I was convinced that I had outgrown these songs, knowing that I had changed the station many times during the last decades if one of them popped up, thinking I didn't need to listen to this overly pathetic music anymore. My idea of a perfect love song has changed diametrically over the years. They became more subtle and not musically as violent, gentler, and more distinctive, I guess.
I did a test last night, I put I'd Do Anything for Love on driving home, and I realized that all these songs are still as harrowing, and if love hurts, maybe it's supposed to sound this way anyway....
Maybe i need to put a little work into Dead Ringer ...... I remember being disappointed with it at the time and really only love the the title track .....But I'll Kill You If You Don't Come Back came up on shuffle yesterday and it sounded really good.
But I guess my Trilogy would be Bat 1 and 2 with Bad For Good Sandwiched in there ...
Bad For Good was sort of like those Gary US Bonds albums fr me when i needed more of that River sound. It was an itch i desperately needed scratched.
I think it's only right and just that we expand the discussion to the complete trilogy.
And I'll qualify my inclusion of the trilogy by saying first that I consider the real Bat Out Of Hell trilogy to be...
Bat Out Of Hell, 1977
Dead Ringer 1981
Bad For Good, 1981 Jim Steinman
I'll also lead off early by saying that I fucking love the artwork on these three albums. I like the artwork on most of his records, actually.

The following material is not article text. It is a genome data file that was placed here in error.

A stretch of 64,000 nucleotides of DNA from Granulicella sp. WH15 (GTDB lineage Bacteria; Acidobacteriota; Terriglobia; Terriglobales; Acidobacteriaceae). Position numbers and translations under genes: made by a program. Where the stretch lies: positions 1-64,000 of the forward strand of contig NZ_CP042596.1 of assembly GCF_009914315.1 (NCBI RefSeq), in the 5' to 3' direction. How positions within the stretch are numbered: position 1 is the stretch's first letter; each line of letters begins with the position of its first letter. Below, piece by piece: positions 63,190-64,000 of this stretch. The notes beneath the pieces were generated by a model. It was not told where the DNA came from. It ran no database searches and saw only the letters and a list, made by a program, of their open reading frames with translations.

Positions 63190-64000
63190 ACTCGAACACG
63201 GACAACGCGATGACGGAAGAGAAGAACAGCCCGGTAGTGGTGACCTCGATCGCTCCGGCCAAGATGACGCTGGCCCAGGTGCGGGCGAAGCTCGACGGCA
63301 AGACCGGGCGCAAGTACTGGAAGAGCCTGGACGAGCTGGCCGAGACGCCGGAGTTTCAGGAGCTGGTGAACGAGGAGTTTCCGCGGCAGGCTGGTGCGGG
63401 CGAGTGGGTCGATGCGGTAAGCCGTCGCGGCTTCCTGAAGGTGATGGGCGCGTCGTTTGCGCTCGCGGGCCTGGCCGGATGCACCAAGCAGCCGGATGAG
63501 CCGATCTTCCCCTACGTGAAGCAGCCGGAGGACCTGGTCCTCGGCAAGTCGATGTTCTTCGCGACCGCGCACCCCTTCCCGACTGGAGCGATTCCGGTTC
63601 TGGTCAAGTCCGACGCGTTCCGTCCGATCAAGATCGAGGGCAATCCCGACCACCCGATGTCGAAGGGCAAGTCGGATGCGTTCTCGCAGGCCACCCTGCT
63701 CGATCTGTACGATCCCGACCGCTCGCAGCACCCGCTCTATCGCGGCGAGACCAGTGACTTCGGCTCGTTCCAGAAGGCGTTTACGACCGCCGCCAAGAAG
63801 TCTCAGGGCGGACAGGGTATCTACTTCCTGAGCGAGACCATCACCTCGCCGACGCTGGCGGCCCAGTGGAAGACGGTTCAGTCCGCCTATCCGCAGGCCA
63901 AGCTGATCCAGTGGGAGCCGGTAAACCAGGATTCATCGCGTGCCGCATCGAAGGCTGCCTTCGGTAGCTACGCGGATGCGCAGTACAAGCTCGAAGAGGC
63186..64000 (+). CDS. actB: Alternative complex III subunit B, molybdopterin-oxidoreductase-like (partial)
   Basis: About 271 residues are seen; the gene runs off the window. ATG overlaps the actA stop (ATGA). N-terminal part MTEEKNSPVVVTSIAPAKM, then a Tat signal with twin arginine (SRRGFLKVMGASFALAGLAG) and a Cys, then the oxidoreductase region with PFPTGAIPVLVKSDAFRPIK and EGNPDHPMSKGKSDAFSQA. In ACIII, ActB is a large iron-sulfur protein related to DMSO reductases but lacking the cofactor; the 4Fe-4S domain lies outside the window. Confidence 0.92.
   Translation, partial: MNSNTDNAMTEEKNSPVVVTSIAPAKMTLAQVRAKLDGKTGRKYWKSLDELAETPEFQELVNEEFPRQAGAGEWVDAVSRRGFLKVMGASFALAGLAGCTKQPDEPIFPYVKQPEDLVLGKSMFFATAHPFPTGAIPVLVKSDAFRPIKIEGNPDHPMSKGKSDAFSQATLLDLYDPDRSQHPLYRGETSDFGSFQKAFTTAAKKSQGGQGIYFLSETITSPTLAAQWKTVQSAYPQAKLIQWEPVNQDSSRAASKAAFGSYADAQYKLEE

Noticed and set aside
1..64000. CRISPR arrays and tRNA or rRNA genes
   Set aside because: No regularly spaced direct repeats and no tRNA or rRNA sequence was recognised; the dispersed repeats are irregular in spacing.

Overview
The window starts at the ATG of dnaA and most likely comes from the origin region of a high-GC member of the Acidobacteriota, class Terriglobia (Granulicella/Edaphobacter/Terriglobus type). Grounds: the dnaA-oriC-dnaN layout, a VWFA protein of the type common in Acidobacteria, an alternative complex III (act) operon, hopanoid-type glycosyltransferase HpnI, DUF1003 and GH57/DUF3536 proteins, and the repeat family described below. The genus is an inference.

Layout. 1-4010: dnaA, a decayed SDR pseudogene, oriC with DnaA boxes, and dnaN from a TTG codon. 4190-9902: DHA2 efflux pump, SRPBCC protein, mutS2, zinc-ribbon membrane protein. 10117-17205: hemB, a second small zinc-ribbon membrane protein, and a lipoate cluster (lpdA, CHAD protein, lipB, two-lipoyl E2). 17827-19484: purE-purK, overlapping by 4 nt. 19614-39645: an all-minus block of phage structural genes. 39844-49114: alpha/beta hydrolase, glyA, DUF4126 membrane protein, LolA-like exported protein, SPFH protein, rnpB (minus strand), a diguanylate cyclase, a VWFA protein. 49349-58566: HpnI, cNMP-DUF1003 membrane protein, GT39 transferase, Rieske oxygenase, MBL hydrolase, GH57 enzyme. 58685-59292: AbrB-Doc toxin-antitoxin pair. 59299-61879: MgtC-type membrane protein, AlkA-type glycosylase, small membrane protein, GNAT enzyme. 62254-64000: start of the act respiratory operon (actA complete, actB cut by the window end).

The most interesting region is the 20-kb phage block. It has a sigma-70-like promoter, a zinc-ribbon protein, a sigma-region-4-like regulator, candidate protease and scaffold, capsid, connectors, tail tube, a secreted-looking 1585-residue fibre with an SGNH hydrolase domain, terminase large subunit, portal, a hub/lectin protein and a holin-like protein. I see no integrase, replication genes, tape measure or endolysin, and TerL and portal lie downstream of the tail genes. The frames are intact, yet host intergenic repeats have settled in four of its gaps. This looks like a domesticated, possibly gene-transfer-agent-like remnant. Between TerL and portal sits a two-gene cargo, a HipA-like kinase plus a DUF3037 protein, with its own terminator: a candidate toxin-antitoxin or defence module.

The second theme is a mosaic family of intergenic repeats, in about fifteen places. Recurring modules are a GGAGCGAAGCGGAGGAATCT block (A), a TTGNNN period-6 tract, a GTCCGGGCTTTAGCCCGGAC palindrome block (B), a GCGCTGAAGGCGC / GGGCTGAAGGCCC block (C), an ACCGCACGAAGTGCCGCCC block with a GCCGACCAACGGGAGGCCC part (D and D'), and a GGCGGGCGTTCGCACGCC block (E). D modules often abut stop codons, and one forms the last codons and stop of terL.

I'm listening to Bat Out Of Hell II: Back Into Hell now and it's grown in my estimation over the years. I think my expectations were very high when it was released and my reaction to it at the time was clouded by being very familiar with seven of its eleven tracks from the original versions on Bad For Good and Original Sin. I know now that if I wasn't a Steinman fanatic who already knew most of the album, I would have been out of my mind over it. I never thought it was a bad album, just wished it had been all new songs and not two thirds older material. Also, I don't think any of Meat Loaf's versions of the Bad For Good songs, even the best of them, surpass Jim's originals. Over the years, playing it a lot just to give it a chance to be more than I deserve, I've come to love it quite a lot.
Bat III is a different sort of beast and I love/hate it, but I'll get to that when I listen to it.
Meat Loaf fucking died, man. That still sucks.
@Mario Brega please do join the album club. I don't think any of us care much whether we get to hear a 'new to us' album or an old favourite, or even an old non-favourite. It's just enjoyable exchanging views - personally I would be happy if someone suggested Revolver or Pet Sounds!!
@Mario Brega Look at the album club as a regular practice for your review writings... 🙂
Thanks, Rick for starting this. I think it's important that the tribute threads get started as soon as possible, so we can share our thoughts and emotions while they are still acute.
I've been sick the last few days, with severe headaches, so I couldn't listen to anything...
This is something we are all familiar with, but I plan to listen to the album as soon as I feel good enough. Maybe it will sound different now that he's gone. Even more epic and grandiose, perhaps.
I also don't think he's ever had a backup singer in The Neverland Express that I haven't fallen in love with.
Including Rory Dodd, and he's a boy.
A warning to my friends: be careful with your typing when doing a google search for Meat Loaf videos.
I don't want to tell you some of what comes up for Meat Load.
I posted this on the thread announcing Meat's death, but I gotta put it here, too. I just find him so humble and uncertain introducing it, not faking it when he says he is "one nervous individual," and then he dips into some great well of passion and fairly nails it.
On Friday evening I went to the supermarket and in the car park I overheard through my earphones some lad sitting in his car, window rolled down, blasting "For Crying Out Loud".
I keep thinking about this.